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J Child Psychol Psychiatry. 2008 Nov;49(11):1166-74. doi: 10.1111/j.1469-7610.2008.01943.x. Epub 2008 Jul 28.

Early childhood aetiology of mental health problems: a longitudinal population-based study.

Author information

  • 1Centre for Community Child Health, The University of Melbourne, Australia. jordana.bayer@mcri.edu.au

Abstract

BACKGROUND:

Mental health problems comprise an international public health issue affecting up to 20% of children and show considerable stability. We aimed to identify child, parenting, and family predictors from infancy in the development of externalising and internalising behaviour problems by age 3 years.

METHODS:

Design Longitudinal, population-based survey completed by primary caregivers when children were 7, 12, 18, 24 and 36 months old. Participants 733 children sequentially recruited at 6-7 months from routine well-child appointments (August-September 2004) across six socio-economically and culturally diverse government areas in Victoria, Australia; 589 (80%) retained at 3 years. Measures 7 months: sociodemographic characteristics, maternal mental health (Depression Anxiety Stress Scale (DASS)), substance misuse, home violence, social isolation, infant temperament; 12 months: partner relationship, parenting (Parent Behavior Checklist (PBC)); 18, 24 and 36 months: child behaviour (Child Behavior Checklist 1(1/2)-5 (CBCL)), PBC, DASS.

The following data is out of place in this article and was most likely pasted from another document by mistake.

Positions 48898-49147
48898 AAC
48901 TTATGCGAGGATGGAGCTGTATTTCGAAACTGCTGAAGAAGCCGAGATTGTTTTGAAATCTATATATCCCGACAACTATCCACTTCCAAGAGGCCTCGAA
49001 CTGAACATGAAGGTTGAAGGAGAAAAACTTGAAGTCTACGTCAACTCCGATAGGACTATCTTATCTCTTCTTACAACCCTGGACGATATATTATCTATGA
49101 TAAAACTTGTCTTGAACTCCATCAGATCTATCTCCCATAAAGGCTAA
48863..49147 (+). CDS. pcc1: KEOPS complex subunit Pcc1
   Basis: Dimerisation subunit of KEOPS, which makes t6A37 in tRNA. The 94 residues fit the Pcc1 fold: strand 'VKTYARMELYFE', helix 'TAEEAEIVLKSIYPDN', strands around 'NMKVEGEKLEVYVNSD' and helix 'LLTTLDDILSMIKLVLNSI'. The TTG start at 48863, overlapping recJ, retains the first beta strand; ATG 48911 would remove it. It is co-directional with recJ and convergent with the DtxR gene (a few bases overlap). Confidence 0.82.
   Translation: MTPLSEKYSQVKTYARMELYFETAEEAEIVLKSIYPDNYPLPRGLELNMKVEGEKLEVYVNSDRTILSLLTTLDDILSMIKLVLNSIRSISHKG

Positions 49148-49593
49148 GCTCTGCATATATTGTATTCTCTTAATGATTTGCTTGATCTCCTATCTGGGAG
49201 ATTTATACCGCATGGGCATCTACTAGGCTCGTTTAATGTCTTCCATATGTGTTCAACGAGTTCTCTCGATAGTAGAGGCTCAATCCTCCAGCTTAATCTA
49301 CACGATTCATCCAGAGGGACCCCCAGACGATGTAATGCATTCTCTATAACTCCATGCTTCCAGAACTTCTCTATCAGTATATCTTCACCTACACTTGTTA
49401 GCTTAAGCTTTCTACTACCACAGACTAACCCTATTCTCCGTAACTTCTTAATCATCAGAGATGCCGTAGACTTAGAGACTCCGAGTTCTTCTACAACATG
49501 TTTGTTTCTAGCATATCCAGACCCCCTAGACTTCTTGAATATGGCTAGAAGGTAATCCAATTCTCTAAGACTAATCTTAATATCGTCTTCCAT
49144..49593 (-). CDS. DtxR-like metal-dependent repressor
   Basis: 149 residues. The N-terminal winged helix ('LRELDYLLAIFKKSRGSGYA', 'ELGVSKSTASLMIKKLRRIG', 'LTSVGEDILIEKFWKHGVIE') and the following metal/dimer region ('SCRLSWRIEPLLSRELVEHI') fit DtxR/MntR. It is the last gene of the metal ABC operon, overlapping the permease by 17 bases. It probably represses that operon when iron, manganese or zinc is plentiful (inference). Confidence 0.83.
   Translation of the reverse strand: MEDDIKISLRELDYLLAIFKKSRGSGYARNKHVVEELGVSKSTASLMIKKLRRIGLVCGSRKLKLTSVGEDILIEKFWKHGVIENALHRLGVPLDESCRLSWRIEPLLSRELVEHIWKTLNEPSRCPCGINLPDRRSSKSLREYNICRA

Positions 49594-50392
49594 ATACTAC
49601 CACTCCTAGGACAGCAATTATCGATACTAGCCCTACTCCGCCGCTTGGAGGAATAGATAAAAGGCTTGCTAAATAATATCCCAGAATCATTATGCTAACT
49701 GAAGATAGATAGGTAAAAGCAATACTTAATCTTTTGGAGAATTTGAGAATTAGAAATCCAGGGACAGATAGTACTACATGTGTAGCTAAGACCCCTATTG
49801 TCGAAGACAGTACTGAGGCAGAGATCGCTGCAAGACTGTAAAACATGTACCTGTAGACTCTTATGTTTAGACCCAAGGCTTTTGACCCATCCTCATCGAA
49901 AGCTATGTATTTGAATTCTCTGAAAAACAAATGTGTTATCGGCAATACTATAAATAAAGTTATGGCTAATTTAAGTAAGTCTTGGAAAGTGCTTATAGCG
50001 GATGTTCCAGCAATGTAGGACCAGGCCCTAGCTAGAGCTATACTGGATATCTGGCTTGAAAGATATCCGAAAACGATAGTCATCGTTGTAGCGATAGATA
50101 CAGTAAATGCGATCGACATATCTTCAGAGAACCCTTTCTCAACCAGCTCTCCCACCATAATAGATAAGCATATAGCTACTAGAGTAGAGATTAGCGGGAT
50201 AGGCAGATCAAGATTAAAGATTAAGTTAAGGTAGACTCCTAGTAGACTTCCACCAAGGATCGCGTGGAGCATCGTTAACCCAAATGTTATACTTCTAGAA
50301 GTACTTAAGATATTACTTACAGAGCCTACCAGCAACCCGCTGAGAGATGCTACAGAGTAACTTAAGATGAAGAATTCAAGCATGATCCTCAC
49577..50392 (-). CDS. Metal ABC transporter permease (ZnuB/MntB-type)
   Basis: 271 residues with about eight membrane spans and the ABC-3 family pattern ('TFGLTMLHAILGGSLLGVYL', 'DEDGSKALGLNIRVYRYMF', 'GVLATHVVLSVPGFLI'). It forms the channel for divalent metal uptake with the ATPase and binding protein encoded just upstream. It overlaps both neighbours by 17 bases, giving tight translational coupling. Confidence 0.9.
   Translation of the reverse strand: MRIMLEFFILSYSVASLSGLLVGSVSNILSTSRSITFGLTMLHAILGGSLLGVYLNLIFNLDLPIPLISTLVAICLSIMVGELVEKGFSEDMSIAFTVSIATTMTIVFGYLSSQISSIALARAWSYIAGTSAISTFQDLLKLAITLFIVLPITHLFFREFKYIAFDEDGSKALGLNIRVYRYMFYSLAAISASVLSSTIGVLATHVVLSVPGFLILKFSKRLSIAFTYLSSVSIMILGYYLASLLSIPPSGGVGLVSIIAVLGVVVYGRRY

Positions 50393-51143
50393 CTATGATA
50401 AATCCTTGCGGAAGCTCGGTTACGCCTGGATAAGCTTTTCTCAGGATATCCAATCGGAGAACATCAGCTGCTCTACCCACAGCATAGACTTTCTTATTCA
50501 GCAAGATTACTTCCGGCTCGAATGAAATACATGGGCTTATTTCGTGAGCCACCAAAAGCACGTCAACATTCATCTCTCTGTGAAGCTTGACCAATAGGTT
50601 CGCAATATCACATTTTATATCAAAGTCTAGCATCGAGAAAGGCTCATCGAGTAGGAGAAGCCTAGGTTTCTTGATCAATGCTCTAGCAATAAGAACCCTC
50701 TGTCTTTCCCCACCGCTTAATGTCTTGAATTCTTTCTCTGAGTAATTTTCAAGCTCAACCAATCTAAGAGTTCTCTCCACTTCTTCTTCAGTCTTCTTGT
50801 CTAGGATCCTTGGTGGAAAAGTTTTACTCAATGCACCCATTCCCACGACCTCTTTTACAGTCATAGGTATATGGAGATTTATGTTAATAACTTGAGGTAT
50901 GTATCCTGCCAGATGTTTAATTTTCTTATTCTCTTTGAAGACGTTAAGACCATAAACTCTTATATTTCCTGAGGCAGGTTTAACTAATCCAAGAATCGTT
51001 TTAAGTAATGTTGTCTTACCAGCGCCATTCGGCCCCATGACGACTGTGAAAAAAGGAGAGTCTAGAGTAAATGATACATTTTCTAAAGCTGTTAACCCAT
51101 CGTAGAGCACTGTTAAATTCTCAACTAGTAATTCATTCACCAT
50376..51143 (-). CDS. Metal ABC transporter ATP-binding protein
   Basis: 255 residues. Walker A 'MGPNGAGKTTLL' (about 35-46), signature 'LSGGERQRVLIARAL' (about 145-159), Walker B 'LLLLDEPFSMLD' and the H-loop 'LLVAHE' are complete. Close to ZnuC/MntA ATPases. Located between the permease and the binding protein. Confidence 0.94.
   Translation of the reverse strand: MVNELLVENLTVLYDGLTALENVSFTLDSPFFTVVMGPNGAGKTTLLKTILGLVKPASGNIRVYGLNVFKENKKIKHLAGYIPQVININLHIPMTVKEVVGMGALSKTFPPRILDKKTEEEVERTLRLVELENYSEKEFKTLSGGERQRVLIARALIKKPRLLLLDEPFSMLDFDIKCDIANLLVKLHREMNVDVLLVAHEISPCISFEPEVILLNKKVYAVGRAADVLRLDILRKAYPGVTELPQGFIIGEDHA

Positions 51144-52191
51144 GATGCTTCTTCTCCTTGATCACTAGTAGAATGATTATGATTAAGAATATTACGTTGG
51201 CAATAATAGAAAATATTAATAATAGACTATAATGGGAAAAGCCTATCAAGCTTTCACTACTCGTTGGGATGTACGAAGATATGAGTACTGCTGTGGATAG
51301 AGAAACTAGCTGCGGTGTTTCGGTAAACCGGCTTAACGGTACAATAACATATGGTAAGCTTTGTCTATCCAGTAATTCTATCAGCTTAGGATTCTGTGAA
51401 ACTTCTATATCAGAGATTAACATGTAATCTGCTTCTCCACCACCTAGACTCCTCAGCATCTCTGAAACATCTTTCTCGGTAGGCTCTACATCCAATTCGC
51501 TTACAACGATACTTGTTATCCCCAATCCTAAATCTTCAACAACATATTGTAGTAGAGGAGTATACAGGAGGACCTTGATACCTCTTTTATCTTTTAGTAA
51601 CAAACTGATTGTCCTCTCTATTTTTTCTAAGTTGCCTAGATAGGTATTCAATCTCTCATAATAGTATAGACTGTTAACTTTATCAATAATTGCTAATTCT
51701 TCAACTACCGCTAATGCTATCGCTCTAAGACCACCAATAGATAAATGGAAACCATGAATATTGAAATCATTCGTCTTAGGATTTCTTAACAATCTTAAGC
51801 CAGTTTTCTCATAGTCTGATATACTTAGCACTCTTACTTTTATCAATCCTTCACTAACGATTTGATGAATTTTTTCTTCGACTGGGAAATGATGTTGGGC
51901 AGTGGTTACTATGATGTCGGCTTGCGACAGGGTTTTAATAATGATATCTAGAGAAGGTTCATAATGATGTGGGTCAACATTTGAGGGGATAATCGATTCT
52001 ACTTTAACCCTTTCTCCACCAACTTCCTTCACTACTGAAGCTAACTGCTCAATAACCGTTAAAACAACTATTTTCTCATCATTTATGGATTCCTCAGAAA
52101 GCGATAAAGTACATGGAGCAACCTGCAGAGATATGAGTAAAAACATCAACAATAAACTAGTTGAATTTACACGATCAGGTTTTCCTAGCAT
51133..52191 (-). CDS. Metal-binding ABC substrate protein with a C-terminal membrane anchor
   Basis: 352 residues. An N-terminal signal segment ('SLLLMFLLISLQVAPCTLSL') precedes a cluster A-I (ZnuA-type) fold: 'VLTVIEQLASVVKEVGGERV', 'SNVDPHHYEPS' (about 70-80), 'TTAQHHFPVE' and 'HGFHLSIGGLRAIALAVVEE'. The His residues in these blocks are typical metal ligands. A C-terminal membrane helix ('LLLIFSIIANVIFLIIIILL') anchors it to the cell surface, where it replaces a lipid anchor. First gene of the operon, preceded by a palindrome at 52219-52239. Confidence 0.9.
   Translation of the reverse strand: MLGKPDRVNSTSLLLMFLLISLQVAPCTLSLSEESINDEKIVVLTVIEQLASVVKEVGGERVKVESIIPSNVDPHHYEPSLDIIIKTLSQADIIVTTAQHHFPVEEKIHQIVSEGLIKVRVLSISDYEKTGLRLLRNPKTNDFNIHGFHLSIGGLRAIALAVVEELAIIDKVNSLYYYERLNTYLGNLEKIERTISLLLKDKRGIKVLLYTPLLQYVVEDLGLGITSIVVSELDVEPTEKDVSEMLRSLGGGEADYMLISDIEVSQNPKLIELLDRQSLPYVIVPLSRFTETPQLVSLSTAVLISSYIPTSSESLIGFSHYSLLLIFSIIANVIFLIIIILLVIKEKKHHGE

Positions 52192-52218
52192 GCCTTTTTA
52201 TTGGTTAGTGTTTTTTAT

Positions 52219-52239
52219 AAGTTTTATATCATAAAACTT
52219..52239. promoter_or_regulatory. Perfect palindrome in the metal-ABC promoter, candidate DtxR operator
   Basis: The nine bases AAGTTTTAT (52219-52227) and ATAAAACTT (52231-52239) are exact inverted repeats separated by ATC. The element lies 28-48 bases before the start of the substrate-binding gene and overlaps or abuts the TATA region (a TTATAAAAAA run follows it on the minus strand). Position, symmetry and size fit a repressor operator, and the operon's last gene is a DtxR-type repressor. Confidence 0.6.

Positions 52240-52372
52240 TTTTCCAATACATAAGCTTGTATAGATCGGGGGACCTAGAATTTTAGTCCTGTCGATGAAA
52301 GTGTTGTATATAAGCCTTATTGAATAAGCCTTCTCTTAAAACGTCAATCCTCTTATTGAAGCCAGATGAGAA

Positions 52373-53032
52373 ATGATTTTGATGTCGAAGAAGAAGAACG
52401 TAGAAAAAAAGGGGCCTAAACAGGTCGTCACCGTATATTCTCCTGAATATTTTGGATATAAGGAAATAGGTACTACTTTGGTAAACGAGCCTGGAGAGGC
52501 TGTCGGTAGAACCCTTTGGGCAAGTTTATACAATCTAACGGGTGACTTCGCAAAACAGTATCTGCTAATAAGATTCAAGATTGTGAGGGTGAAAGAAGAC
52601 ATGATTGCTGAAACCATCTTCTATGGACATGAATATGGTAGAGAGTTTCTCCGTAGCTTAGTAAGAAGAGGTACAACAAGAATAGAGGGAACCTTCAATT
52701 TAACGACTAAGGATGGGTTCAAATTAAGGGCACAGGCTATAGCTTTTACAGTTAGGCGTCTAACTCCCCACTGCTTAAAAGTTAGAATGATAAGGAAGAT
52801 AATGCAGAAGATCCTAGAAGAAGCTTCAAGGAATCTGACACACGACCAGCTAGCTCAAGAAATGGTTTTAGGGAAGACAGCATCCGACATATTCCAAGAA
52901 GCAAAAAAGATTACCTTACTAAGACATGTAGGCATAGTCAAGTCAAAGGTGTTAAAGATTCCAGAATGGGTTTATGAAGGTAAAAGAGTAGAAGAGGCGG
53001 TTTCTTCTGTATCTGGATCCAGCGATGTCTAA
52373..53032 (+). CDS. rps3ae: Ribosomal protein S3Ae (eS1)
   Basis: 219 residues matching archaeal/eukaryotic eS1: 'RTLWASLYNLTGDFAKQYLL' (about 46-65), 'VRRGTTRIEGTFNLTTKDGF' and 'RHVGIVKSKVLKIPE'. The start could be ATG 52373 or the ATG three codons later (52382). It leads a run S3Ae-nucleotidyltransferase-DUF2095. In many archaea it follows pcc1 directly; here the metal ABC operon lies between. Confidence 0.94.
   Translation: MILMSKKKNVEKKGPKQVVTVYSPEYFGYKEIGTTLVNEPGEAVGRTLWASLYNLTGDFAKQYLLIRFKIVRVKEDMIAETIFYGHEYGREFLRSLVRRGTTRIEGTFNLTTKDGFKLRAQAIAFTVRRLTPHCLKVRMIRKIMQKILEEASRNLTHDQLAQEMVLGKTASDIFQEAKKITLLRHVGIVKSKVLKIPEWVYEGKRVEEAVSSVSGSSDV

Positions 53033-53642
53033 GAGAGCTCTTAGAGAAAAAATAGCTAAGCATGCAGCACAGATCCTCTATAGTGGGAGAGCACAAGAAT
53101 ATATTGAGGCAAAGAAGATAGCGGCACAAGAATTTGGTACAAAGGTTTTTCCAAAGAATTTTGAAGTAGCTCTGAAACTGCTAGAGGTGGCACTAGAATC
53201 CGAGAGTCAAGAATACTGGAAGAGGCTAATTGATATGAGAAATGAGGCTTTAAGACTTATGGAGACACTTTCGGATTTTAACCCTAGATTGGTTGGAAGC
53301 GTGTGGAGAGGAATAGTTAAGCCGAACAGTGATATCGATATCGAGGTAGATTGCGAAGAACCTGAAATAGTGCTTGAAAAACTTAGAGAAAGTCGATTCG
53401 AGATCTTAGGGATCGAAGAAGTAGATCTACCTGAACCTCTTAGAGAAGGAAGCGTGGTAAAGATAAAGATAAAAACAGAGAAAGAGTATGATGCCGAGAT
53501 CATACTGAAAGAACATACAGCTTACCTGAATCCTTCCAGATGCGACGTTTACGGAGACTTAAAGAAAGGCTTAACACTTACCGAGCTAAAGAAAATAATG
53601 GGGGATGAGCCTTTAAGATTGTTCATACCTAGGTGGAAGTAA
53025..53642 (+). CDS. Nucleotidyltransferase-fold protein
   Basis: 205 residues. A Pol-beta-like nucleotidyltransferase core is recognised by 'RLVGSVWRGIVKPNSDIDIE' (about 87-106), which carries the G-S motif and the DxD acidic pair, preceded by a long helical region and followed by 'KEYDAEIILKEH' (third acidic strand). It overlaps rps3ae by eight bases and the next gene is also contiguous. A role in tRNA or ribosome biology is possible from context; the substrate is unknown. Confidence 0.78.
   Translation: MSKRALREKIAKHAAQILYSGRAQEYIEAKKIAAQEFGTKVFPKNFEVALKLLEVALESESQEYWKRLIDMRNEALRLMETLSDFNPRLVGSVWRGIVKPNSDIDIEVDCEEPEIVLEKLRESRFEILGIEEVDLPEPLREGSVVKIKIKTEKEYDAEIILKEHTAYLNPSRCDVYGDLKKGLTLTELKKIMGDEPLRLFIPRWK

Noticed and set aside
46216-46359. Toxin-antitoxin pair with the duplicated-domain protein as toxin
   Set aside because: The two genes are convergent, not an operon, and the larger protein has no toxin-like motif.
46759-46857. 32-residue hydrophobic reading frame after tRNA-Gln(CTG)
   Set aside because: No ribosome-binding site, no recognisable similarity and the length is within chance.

RESULTS:

Sixty-nine percent of all families attending well-child clinics took part. The consistent and cumulative predictors of externalising behaviours were parent stress and harsh discipline. Predictors of internalising behaviours included small family size, parent distress, and parenting. Twenty-five percent of variation in early externalising behaviour and 17% of variation in early internalising behaviour was explained.

CONCLUSIONS:

Effective and cost-efficient population approaches to preventing mental health problems early in childhood are urgently needed. Programmes must support parents in reducing personal stress as well as negative parenting practices.

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PMID:
18665879
[PubMed - indexed for MEDLINE]
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